Making websites accessible is not only an ethical obligation to provide equal access but also makes good business sense.
The Web Content Accessibility Guidelines (WCAG) 2.1 provide a set of recommendations for making web content more accessible to people with disabilities and users on diverse devices. Adopting these guidelines also helps organizations comply with accessibility laws and avoid legal risks.
This article explains what website accessibility means, why it matters, and offers an overview of WCAG 2.1 success criteria across levels A, AA and AAA for compliance.
What is Website Accessibility?
Website accessibility refers to the inclusive practice of removing barriers that prevent interaction with, or access to, websites by people with disabilities. When sites are correctly designed, developed and edited, all users can perceive, understand, navigate, interact and contribute.
- People with visual, auditory, physical, speech, cognitive and neurological disabilities can perceive, understand, navigate, and interact with websites and tools.
- Older people with changing abilities due to ageing can access website content and functions.
- People with temporary disabilities such as a broken arm or lost glasses can also use websites.
- People with accessibility needs have access to the same information and functions with similar ease of use.
- User agents like browsers, media players, assistants and other tools work with websites and web apps.
Why Website Accessibility Matters
Here are some key reasons why accessibility should be a priority for all websites:
- Significant Portion of People Impacted: Over 61 million adults in the United States live with a disability, equivalent to 26% of the population. Global estimates by the World Health Organization (WHO) indicate at least 15% of the world lives with some form of disability. Many more users could benefit from accessibility features when situationally impaired.
- Legal and Regulatory Requirements: Countries like the US, UK, Australia and EU enforce laws requiring websites of certain types of organizations to meet accessibility standards. There are legal risks including lawsuits, penalties and loss of funding for non-compliant sites.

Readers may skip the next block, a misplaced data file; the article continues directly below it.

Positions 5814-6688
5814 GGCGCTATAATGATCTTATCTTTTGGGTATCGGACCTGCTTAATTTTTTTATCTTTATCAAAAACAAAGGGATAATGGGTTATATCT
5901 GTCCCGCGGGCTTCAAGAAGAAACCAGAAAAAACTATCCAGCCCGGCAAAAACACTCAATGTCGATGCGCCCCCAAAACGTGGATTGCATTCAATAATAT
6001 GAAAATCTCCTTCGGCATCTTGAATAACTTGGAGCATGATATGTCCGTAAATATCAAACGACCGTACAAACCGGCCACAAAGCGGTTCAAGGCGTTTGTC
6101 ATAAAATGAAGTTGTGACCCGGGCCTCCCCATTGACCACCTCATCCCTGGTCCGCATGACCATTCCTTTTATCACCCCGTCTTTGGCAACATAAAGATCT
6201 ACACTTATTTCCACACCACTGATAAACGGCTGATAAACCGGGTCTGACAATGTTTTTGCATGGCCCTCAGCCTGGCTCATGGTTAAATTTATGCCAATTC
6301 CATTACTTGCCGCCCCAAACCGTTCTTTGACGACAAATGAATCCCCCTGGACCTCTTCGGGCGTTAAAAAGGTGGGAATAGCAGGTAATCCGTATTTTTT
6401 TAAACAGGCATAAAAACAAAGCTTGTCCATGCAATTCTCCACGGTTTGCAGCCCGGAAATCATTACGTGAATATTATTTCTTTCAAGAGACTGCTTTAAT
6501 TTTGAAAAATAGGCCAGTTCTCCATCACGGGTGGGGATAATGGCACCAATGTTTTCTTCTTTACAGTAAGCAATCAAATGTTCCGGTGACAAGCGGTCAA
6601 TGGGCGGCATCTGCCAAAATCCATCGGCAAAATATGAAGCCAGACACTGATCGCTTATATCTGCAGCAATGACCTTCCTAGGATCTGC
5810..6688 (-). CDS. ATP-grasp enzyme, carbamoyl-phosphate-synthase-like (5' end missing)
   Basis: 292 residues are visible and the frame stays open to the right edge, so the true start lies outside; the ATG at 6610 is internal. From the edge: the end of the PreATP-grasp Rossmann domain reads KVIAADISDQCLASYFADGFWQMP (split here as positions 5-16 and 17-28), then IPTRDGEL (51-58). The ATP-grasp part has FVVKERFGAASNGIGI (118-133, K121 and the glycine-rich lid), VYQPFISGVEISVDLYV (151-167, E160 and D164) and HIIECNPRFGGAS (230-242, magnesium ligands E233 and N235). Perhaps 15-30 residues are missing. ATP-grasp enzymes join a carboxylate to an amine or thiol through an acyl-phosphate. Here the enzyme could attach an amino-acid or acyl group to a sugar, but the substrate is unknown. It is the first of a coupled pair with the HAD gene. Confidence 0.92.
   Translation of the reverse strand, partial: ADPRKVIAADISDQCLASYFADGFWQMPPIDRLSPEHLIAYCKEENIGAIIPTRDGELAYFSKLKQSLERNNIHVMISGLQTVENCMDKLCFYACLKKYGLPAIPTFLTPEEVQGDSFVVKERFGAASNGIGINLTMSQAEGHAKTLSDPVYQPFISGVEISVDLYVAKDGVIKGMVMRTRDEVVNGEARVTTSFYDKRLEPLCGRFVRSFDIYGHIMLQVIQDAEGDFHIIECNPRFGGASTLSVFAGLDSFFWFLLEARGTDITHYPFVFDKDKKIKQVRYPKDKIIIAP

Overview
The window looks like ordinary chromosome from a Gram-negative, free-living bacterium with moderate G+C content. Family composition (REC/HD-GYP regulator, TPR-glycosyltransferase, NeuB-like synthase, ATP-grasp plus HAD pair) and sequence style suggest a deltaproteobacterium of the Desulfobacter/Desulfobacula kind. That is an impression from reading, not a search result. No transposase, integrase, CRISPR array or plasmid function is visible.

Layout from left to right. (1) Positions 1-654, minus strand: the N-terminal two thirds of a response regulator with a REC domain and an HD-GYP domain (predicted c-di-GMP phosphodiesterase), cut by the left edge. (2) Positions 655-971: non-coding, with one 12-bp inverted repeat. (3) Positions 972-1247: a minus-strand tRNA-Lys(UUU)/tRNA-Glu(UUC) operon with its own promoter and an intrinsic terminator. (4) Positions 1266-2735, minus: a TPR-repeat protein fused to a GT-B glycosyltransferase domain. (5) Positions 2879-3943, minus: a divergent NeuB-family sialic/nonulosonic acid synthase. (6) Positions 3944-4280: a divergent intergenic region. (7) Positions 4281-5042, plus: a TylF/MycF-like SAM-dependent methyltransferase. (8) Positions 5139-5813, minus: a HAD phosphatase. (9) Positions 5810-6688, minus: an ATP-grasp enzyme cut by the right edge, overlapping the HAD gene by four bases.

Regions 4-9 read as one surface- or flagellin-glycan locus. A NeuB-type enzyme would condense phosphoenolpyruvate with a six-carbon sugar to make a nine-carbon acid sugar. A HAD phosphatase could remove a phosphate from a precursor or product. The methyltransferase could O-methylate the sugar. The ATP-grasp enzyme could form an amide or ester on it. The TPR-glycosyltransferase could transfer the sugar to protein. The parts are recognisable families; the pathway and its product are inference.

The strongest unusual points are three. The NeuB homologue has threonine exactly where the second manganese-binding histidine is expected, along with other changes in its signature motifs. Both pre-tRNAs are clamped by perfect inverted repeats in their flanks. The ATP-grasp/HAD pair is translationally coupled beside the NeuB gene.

- Better User Experience: An accessible site is better optimized for all users including those on mobile devices. It employs best practices for web usability, UX and design by using semantics, clear navigation and content structure.
- Wider Audience Reach: An accessible website can reach a wider audience. If people can’t access a site due to barriers, the business loses those customers.
WCAG 2.1 Guidelines and Principles
First published in 2008, the Web Content Accessibility Guidelines (WCAG) provides recommendations for improving accessibility based on four key principles:
- Perceivable: Users must be able to perceive content on the page through senses like sight or hearing.
- Operable: Interface elements like menus must be operable through the keyboard without requiring specific timings for interaction.
- Understandable: Content and interface must be understandable with clear instructions.
- Robust: Content must be interpreted reliably by diverse user agents and assistive technologies
Conformance Levels A, AA and AAA
The WCAG criteria are organized across 3 levels of conformance:
Level A (Minimum) – Website meets all Level A success criteria or provides a conforming alternate version. This is the minimum level to meet basic accessibility needs.
- Appropriate text equivalents provided for non-text content
- Alternatives for time-based media like audio transcripts
- HTML markup used in a way that facilitates accessibility
Level AA (Best Practice) – Conforms to all Level A and Level AA success criteria. Meets worldwide legal requirements.
Additional Level AA examples:
- Images have associated textual descriptions through alt text, headings use logical hierarchy
- Error messages clearly identified and described to users
- Site is navigable by keyboard, headings and lists used properly
Level AAA (Above and Beyond) – Website meets WCAG 2.1 Level AAA success criteria. This is the highest level most ambitious websites may aim for over time.
Some additional Level AAA criteria:
- Users are warned of any page content that doesn’t meet conformance
- Alternatives like sitemaps provided for complex navigational menus
- Icons and sensory characteristics are not the sole means of conveying meaning
Tips for Implementing Accessibility
Here are some tips to get started:
- Adopt accessible web design best practices from the start – Utilize Stark when designing in Adobe XD
- Conduct audits to uncover accessibility barriers – Utilize tools like axe DevTools Chrome Browser Extension
- Provide textual descriptions for images
- Ensure logical heading structure and semantic markup
- Allow keyboard navigation and/or voice control
- Allow users to pause or stop moving content
Going Beyond Compliance for True Inclusion
Accessibility is about more than just compliance. It is about designing experiences so no one faces barriers when using websites. When implemented properly for inclusion, web accessibility principles can create interfaces that work for all users.